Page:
Multipath Fading

This module provides several implementations for statistical time-variant channel models. A single multipath propagation path is modeled as a Rician fading distribution by a sum-of-sinusoids approach

\[h_{\ell}(t) = \sqrt{\frac{K_{\ell}}{1 + K_{\ell}}} \mathrm{e}^{\mathrm{j} t \omega_{\ell} \cos(\theta_{\ell,0}) + \mathrm{j} \phi_{\ell,0} } + \sqrt{\frac{1}{N(1 + K_{\ell})}} \sum_{n=1}^{N} \mathrm{e}^{\mathrm{j} t \omega_{\ell} \cos\left( \frac{2\pi n + \theta_{\ell,n}}{N} \right) + \mathrm{j} \phi_{\ell,n}}\]

as proposed by Xiao et al.[1]. Each propagation path is composed of a specular component and a diffuse component, with rice factor \(K_{\ell}\) balancing the power distribution between the both components. The more sinusoids \(N\) are summed to model the fading, the more accurate the model is, however, Xiao et al.[1] indicate that \(N = 8\) is a good starting point for balancing accuracy with computational complexity. The overall path has a doppler shift \(\omega_{\ell}\) that is balanced by the angles \(\theta_{\ell,0}\) and \(\theta_{\ell,n}\) for line of sight and diffuse components, respectively, with a random phase \(\phi_{\ell,0}\) and \(\phi_{\ell,n}\). Note that for \(K_{\ell} = 0\), i.e. a non line of sight fading consisting of diffuse components only, this approximates a Rayleigh distribution. This model can is extended by \(L\) spatial delay taps, meaning there are multiple spatial propagation paths resulting in a delay spread of the transmitted signal at the receiver, so that the overall channel is the sum of all paths

\[\mathbf{H}(t,\tau) = \mathbf{A}^{(0)} \sum_{\ell=1}^{L} g_{\ell} h_{\ell}(t) \delta(\tau - \tau_{\ell}) \mathbf{A}^{(1)} \ \text{,}\]

with \(g_{\ell}\) being the gain factor of the \(\ell\)-th path, \(\tau_{\ell}\) the delay of the \(\ell\)-th path, and \(\mathbf{A}^{(0)}\) and \(\mathbf{A}^{(1)}\) being the antenna correlation matrices of the transmitter and receiver, respectively. For MIMO configurations with Devices featuring multiple transmit- or receive-antennas, custom antenna correlations \(A^{(0)}\) and \(A^{(1)}\) can be specified for both linked devices, respectively, as proposed by Yu et al.[2]. However, these antenna correlations do not model antenna array responses from spatial wave impingements. Instead, they are purely statistical approximations.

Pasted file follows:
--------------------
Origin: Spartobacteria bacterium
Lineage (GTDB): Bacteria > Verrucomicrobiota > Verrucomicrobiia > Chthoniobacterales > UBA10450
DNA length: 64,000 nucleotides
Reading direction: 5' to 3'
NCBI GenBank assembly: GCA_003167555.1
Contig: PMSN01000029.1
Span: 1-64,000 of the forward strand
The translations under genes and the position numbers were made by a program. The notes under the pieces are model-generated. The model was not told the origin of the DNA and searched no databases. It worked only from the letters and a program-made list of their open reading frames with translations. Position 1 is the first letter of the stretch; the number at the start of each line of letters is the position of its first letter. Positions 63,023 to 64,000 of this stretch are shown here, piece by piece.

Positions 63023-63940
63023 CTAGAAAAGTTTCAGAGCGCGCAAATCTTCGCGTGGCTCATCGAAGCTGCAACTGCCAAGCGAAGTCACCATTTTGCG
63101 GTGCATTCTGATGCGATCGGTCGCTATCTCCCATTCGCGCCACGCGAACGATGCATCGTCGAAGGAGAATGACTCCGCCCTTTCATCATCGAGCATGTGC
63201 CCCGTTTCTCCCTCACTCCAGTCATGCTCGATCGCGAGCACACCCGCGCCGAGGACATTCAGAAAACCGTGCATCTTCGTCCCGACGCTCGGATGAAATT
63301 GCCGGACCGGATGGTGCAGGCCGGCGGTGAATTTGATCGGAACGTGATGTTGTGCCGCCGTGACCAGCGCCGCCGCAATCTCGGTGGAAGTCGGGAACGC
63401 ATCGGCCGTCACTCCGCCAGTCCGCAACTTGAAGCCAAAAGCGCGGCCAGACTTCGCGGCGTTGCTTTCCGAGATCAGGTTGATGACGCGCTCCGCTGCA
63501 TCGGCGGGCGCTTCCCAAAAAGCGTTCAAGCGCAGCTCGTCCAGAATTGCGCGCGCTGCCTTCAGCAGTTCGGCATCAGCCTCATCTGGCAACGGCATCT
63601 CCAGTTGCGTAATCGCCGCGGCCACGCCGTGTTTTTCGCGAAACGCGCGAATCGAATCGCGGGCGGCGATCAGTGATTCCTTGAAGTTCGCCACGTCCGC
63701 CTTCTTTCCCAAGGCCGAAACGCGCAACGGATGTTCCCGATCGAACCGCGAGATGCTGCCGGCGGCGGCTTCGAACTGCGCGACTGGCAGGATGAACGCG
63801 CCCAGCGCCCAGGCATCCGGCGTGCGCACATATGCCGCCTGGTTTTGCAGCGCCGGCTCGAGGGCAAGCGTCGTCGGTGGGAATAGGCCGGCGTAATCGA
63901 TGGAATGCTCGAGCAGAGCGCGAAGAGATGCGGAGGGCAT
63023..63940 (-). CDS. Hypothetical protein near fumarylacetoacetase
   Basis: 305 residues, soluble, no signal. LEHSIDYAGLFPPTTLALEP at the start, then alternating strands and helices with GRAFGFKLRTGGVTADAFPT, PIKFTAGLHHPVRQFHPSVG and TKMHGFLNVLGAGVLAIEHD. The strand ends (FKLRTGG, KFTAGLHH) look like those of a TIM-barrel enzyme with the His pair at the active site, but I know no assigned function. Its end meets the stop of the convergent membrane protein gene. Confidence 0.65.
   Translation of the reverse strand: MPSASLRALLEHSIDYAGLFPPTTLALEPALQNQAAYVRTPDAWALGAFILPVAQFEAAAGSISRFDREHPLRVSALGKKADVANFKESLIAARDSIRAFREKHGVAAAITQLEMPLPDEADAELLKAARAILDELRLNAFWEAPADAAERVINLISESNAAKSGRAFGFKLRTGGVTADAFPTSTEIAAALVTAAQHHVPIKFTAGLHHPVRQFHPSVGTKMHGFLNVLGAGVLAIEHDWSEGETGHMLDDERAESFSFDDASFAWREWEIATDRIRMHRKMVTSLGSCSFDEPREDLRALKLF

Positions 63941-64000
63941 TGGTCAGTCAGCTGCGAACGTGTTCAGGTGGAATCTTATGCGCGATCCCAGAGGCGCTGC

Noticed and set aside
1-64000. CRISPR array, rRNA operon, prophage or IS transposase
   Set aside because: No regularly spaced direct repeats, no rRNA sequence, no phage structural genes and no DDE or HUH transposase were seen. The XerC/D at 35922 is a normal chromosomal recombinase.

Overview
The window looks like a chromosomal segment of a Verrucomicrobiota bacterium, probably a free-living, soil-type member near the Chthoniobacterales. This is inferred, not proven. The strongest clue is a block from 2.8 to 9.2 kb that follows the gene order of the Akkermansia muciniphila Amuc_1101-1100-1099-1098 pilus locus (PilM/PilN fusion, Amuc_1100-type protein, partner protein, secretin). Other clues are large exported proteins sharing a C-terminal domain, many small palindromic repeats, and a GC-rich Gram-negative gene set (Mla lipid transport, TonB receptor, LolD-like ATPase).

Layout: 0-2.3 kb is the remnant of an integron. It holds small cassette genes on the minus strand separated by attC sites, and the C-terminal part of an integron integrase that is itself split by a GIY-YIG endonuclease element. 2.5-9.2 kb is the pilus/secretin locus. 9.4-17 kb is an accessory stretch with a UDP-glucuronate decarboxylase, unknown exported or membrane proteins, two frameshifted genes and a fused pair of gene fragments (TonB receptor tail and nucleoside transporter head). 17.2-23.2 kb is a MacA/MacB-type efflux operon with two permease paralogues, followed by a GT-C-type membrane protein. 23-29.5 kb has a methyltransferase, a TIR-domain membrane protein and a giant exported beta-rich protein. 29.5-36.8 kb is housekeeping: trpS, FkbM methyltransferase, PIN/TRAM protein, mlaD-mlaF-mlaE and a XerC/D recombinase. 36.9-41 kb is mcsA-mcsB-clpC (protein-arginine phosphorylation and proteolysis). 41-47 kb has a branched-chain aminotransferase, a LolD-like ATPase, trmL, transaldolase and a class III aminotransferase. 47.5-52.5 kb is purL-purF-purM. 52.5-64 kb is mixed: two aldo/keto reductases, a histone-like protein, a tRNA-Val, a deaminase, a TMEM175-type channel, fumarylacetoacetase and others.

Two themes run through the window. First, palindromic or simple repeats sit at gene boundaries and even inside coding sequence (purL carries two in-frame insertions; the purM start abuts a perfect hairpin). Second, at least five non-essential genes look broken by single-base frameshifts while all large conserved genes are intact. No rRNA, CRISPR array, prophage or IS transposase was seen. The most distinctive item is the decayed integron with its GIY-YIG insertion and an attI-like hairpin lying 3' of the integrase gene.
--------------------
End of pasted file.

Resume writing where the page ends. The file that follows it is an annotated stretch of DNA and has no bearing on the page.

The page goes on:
classDiagram class MultipathFadingChannel { +realize() +propagate() } class MultipathFadingRealization { +propagate() } class PathRealization { +propagate() } class MultipathFading5GTDL { +realize() +propagate() } class MultipathFadingCost259 { +realize() +propagate() } class MultipathFadingExponential { +realize() +propagate() } MultipathFadingChannel --o MultipathFadingRealization : realize() PathRealization --* MultipathFadingRealization MultipathFading5GTDL --|> MultipathFadingChannel MultipathFadingCost259 --|> MultipathFadingChannel MultipathFadingExponential --|> MultipathFadingChannel click MultipathFadingChannel href "channel.multipath_fading_channel.MultipathFadingChannel.html" click MultipathFadingRealization href "channel.multipath_fading_channel.MultipathFadingRealization.html" click PathRealization href "channel.multipath_fading_channel.PathRealization.html" click MultipathFading5GTDL href "channel.multipath_fading_templates.MultipathFading5GTDL.html" click MultipathFadingCost259 href "channel.multipath_fading_templates.MultipathFadingCost259.html" click MultipathFadingExponential href "channel.multipath_fading_templates.MultipathFadingExponential.html"

The base equations are implemented in the and its respective / Users may directly use the with their own parameter sets. More conveniently, several standard parameterizations such as and are provided.